Yes, Lois, I know....many of you would never walk into a thrift store to look for used sheets. You just want to go into a store and buy SOME NICE SHEETS. I get that. So I'm gonna go a little deeper...
And you're right -- it is NOT as easy as reading the information on the package...
Of course, you
are looking for 100% cotton. But ALL COTTON IS NOT THE SAME.
like saying 100% beef. You have Filet Mignon at the high end of the spectrum, and hamburger at the low end. Both are "100% beef"....but they couldn't be more different.
In the good old days, percale sheets were made from extra-long-staple cotton. That means the cotton fiber is 1 1/5" long. Those vintage percale cotton sheets are still beautiful today -- after 50 or 60 years. THINK ABOUT THAT!! So -- what makes them so strong and durable? They were always, always made from extra-long-staple cotton.
Right now, there are two different types of long-staple cotton: Egyptian Cotton, and Pima Cotton.
However --when you see the term "Egyptian Cotton" on a package, it really means nothing. It could just be referring to the country of origin.
Pima cotton is also an extra-long staple cotton. However, it represents less than 1% of the cotton grown in the world.
And HERE'S WHAT YOU NEED TO BE LOOKING FOR:
Supima® is the trademark used to promote American-grown, extra-long
staple cotton. To bear the Supima® trademark, products must be sourced
through a licensed supply chain.
In the old days, thread count meant something. You counted the warp and the weft threads in a square inch of fabric -- added that number and the sum was your "thread count". Muslin was a coarse fabric with a thread count of 128 = Economy sheets. The definition of "percale' was a thread count of 180 or MORE = Luxury sheets.
sadly, at this point -- "thread count" has turned into a complete bogus marketing scam.& They often claim a thread count of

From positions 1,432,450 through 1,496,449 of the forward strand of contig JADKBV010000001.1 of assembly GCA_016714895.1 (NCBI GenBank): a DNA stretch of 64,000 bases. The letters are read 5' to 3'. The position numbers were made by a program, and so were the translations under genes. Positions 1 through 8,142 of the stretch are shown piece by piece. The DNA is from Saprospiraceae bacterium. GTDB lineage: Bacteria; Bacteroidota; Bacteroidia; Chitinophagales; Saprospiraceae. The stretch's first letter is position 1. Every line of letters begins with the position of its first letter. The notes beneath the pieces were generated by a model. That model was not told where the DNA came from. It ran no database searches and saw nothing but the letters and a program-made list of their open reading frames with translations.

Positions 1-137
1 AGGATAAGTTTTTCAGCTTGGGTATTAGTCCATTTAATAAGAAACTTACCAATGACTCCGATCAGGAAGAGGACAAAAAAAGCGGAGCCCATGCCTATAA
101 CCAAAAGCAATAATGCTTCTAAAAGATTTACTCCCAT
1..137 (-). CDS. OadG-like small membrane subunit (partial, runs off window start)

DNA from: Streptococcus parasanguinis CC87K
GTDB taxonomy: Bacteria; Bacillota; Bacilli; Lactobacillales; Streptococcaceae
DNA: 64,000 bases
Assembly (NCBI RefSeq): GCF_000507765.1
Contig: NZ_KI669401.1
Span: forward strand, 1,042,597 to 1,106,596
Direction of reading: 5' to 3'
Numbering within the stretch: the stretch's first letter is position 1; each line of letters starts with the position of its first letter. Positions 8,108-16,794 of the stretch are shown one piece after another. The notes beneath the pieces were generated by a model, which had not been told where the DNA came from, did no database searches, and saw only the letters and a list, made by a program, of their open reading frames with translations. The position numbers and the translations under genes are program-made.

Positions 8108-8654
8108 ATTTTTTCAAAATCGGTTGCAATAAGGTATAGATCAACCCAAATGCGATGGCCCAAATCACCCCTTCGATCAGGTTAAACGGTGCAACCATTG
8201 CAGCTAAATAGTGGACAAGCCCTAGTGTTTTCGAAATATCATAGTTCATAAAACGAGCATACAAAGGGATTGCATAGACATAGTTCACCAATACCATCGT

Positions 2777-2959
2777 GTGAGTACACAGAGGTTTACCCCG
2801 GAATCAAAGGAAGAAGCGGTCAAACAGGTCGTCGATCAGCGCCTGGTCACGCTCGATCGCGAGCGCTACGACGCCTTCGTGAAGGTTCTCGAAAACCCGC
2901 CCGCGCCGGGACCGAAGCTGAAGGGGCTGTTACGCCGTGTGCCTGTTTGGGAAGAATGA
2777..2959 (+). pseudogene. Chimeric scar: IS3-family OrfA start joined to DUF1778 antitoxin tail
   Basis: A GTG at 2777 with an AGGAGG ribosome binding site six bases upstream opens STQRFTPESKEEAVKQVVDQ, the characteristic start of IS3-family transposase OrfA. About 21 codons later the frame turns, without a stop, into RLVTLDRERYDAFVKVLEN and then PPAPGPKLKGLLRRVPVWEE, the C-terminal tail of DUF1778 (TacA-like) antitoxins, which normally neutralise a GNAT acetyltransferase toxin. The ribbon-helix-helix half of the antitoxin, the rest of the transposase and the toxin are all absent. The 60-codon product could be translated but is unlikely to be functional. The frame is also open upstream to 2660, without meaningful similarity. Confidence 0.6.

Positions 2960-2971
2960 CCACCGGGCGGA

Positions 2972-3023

1000 or more... REALLY??? How powerful is the microscope you'd need to count that many threads in a single square inch?
Because it's not extra-long staple cotton
they're weaving, people!! It's spider web dust or dryer lint they gathered up and spun together...and those sheets are light weight and wimpy. When you sleep on them, they begin to pill...and they are TERRIBLE, TERRIBLE SHEETS.
So -- what thread count should you be looking for when you're shopping for new sheets? Before I answer that question -- I have to talk about one more thing...
In the old days, all cotton was created on a loom, using a simple satin weave. Fine cotton percale sheets were made from long-staple cotton strands that were woven over/under, over/under. The warp was the same as the weft.
THEN, with an eye to saving money by using inferior, cheaper, (think hamburger) cotton, they developed the "sateen" weave. Instead of an even warp and weft (a satin weave) -- the warp goes over one, and under four (or five or six). It is a way they can amp up the thread count...but, trust me -- this is NOT A QUALITY SHEET..
Although nobody uses the word "satin" in their marketing -- the ABSENCE
of the word "sateen" is the best you can hope for. And a good quality
satin-weave percale of extra-long staple cotton will have a thread count
of 300 or maybe 400.